Very interesting post. I'm uncomfortable on elevators. I remember in a sociology class we were assigned to break a social norm. The norm I was assigned to break was to enter an elevator and instead of facing forward like everyone always does, I was to turn around and face the back of the elevator, and of course, the other people in it. I just could not do it. So, in penance, I had to write an essay explaining the sociological reasons why I could not break the norm.

Richard Katzev said...

And what did you conclude in your essay? Why was it so difficult for you to break one of the several elevator norms, much like any norm in a small, narrow space, subway, bus, taxi, etc. In contrast, I greatly enjoy breaking a norm. It amuses me, shows the ridiculousness of some norms, the maddening degree of conformity here and there.

Stefanie said...

That's really interesting about there not being much scholarship on the importance of elevators because they really did change the way we live and work. Could you imagine living or working on the 30th floor and there not being an elevator? How many people would be excluded from those spaces! Personally, elevators scare me, it's that closed box hanging on a cable thing. My imagination goes wild and all I can think about is plummeting to the bottom of the shaft and dying. If I can take the stairs, I always do. If not I break out into a sweat and think horrible thoughts until I can get out of that death trap :)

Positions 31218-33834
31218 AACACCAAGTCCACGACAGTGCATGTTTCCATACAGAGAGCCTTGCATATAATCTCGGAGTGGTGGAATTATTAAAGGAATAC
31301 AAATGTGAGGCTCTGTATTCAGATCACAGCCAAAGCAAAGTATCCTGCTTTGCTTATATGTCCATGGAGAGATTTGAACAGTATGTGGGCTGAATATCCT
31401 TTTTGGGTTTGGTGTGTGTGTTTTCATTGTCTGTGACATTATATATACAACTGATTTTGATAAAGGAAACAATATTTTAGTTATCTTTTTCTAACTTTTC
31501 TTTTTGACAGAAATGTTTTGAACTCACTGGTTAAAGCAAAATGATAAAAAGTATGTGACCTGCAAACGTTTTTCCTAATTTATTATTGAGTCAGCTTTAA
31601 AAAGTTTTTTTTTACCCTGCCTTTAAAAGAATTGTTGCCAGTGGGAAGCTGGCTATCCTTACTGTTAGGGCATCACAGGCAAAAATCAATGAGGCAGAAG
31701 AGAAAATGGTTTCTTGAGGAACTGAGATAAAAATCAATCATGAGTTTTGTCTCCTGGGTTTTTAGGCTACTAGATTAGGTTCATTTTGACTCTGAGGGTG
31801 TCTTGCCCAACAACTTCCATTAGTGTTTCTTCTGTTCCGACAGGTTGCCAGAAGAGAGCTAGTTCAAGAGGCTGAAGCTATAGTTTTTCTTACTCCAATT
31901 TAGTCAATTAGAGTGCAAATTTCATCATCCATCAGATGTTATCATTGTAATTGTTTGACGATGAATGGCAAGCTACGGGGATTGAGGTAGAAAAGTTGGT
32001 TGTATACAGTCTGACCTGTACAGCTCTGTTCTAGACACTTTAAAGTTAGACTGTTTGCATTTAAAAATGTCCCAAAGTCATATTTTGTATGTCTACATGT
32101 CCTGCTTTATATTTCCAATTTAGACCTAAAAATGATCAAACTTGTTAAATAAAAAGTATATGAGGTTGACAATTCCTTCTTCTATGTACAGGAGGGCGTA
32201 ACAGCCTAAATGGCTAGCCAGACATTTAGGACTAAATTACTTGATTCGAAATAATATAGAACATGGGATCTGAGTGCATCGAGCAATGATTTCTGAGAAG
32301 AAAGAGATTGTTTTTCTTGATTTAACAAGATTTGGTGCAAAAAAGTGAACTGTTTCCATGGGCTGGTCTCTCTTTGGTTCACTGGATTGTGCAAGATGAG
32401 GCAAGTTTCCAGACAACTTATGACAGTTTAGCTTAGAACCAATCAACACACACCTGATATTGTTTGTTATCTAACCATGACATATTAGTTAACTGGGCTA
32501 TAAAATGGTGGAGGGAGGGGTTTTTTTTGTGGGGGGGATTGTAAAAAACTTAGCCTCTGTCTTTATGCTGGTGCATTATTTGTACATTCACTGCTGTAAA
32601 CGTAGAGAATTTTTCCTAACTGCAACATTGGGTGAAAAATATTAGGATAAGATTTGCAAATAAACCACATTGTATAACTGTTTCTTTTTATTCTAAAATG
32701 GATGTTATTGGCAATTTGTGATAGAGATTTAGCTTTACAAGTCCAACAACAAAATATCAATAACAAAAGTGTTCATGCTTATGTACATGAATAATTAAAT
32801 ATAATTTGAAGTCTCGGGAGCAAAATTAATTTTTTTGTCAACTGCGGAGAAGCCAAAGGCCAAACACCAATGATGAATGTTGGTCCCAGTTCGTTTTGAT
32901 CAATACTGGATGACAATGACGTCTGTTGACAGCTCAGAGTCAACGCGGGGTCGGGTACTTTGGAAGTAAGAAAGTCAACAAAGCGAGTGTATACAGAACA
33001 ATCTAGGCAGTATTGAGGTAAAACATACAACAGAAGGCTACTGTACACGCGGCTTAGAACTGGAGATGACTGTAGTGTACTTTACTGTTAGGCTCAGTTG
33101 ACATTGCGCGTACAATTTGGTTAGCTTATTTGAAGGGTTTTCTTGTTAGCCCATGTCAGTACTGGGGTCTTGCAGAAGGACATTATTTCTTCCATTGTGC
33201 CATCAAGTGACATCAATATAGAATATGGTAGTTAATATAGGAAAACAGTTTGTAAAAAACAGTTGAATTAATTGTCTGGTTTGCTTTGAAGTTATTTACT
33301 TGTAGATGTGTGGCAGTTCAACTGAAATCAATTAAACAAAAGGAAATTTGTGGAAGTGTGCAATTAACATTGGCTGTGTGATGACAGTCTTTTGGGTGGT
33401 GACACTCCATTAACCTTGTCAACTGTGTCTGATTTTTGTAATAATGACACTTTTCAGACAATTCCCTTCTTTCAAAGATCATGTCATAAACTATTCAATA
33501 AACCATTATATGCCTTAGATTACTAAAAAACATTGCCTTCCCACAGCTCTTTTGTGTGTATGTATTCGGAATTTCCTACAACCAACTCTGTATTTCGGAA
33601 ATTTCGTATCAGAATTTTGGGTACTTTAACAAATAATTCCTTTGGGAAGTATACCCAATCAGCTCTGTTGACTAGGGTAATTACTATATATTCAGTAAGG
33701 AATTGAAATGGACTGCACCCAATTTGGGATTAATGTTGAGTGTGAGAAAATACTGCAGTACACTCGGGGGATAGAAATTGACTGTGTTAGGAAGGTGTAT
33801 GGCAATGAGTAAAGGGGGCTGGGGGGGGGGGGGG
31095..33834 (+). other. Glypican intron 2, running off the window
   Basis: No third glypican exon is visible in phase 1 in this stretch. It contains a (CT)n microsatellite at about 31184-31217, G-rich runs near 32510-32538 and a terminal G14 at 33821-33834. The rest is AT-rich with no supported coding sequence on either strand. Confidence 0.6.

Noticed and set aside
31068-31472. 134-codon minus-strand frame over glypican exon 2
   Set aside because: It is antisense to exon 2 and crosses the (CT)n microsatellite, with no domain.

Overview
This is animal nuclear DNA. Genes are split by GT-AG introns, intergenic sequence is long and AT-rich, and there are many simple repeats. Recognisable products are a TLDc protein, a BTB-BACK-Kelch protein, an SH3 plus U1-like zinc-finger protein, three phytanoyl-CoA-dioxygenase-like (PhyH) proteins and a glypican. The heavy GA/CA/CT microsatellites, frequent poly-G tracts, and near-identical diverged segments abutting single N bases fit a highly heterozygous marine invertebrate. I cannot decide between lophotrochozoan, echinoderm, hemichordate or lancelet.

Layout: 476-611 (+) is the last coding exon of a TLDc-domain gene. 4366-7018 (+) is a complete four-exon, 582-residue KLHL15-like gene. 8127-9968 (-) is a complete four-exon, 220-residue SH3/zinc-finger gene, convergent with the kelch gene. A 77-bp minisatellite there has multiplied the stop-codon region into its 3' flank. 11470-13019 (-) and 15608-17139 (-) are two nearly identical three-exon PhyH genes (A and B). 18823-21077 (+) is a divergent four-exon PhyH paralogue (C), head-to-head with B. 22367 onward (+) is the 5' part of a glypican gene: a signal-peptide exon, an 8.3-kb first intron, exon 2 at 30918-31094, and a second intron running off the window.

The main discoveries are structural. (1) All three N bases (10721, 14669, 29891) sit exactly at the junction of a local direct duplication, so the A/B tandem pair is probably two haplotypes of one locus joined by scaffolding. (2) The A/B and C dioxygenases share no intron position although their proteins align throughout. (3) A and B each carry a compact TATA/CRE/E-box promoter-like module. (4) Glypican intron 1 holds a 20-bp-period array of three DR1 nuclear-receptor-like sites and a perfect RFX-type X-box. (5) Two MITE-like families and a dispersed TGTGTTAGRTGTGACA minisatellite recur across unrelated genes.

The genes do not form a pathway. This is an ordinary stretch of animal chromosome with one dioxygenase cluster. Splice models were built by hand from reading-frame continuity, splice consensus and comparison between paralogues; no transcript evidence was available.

Richard Katzev said...

When was the last time you heard of an elevator cascading to the bottom of the shaft? They are really safe. And when the electricity is out, they don't fall to the bottom; instead they just sit right where they are until they can be lifted out.

Stefanie said...

Yes, well, we all have our not entirely rational fears and mine happens to be elevators. And bridges. Bridges make me nervous too but that one isn't entirely unprecedented as there have been major bridges that have fallen down and it is not uncommon for people driving on icy roads to go skidding off of them. :)

Richard Katzev said...

Goodness, I had no idea. Elevators, bridges, icy roads, etc. I guess they are all a bit unnatural, nothing like that in our genetic baggage. You have to be a little bit unnatural to get by these days.